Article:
The Permian Basin of West Texas and Southeast New Mexico is the largest onshore oil producing region in the United States. It is a mature basin with legacy oil fields, multiple pay zones, proven reserves, relatively low cost drilling and access to transportation and markets.
The Permian Basin is one of the most prolific and longest-producing oil basins in the United States. It accounts for approximately 18% of U.S. crude oil production and 23% of the nation’s oil reserves. Since it first started producing in 1921, Permian Basin oil production peaked at 2,085 Mbopd in 1973, and gradually fell to 850 Mbopd by 2007 before trending up again in the last few years to reach 892 Mbopd in 2010.
The Permian Basin spans an area of approximately 260 miles wide and 300 miles long. It is divided into Eastern and Western halves by the North-South trending Central Basin Platform. Major subdivisions and boundaries are identified as the Delaware Basin, Northwestern Shelf, Central Basin Platform, Midland Basin, and Eastern Shelf. The two sub-basins are asymmetrical in cross-section harboring thicker Permian sediments and more structurally deformed lower Paleozoic sediments near the edges of the Central Basin Platform.
Permian Basin Structural Setting
The Permian Basin had been a passive sedimentary basin covered by the Permian Sea until uplifts and subsidence during late Mississippian and early Pennsylvanian periods created the current configuration of the basins, shelves, and platforms. The complicated structural and stratigraphic history allowed for the formation of traps for world class oil and gas deposits. The basin is filled with Paleozoic era sediments that reach a maximum thickness of over 29,000 feet with relatively thick sequences of Pennsylvanian and Permian strata containing both organically-rich source rocks and reservoir rocks. About 80% of significant sized oil reservoirs in the Permian Basin produce from depths less than 10,000 feet.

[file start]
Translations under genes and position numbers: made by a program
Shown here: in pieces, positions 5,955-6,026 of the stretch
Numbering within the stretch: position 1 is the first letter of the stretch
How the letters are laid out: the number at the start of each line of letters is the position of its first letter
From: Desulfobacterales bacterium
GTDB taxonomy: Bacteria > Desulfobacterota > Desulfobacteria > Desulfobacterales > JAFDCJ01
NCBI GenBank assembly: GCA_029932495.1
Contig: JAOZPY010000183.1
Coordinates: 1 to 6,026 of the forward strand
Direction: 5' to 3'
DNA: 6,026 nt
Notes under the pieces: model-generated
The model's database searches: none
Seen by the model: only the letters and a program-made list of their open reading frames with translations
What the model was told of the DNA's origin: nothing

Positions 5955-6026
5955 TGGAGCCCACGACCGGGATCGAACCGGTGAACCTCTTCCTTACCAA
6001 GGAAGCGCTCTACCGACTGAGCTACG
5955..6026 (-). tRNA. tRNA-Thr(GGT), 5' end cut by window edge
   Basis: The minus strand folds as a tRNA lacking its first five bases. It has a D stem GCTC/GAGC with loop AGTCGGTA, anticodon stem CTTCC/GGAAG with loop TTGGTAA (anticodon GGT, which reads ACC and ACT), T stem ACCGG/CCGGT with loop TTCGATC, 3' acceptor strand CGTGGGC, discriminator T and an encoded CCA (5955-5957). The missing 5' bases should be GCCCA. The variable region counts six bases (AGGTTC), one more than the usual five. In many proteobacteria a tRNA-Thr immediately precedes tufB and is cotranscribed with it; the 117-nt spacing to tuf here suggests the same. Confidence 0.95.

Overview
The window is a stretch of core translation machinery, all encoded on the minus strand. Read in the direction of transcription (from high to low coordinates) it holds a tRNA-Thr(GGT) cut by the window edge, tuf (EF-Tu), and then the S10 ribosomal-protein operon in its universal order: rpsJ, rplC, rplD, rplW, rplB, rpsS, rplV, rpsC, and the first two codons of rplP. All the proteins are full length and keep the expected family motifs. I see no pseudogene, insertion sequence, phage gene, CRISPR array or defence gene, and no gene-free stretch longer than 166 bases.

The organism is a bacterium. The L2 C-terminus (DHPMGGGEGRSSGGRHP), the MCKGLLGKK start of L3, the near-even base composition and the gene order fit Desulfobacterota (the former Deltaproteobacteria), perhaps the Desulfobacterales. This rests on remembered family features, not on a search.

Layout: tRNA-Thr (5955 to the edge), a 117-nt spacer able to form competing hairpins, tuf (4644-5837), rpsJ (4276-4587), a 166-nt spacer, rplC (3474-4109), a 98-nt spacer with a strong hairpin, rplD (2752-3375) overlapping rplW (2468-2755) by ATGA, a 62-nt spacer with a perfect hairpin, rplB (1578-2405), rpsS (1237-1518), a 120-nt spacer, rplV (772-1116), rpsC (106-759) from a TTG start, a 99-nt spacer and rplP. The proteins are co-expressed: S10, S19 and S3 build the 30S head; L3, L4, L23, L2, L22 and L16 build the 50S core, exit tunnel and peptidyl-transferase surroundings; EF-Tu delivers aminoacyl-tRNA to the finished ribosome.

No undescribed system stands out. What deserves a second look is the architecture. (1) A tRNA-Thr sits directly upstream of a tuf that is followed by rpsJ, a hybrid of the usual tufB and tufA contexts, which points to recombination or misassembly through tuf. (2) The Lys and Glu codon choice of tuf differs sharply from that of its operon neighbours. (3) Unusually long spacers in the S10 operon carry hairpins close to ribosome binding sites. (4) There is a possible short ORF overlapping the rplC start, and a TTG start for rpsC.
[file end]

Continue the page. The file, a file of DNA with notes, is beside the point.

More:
Traditionally, the Permian Basin was referred to as “hard rock country” since carbonates have been the dominant type of reservoir rock accounting for approximately 75% of cumulative oil production to date. Successful application of unconventional technologies such as horizontal drilling, directional drilling, and multistage fracture completions helped industry to exploit hydrocarbons in lower permeability rocks such as shale and tight sands. Advances in geochemical analysis and seismic reservoir characterization techniques also allowed for large scale exploration of shale resources. These developments have led to further delineation of numerous shale and tight sand plays such as the Wolfcamp, Bone Spring and Avalon Shale, which transformed the Permian Basin into a new popular spot for North American shale development. Growing industry interest in emerging unconventional plays and other prolific oil-prone resources of the Permian Basin recently led to a record breaking increase in M&A activity and lease sales of Permian properties.
Selected Permian Basin Stratigraphy
In many areas of the Permian Basin, producing formations are vertically stacked on top of each other enabling oil companies to access multiple pay zones at different depths with a single well. The ability to commingle production from stacked pay zones significantly enhances well economics and makes it possible to produce reserves that would otherwise be classified as uneconomical. Much of the Permian Basin activity today focuses on the exploitation of stacked plays such as Wolfberry (Wolfcamp and Spraberry), Wolfbone (Wolfcamp and Bone Springs) and Wolffork (Wolfcamp and Clearfork).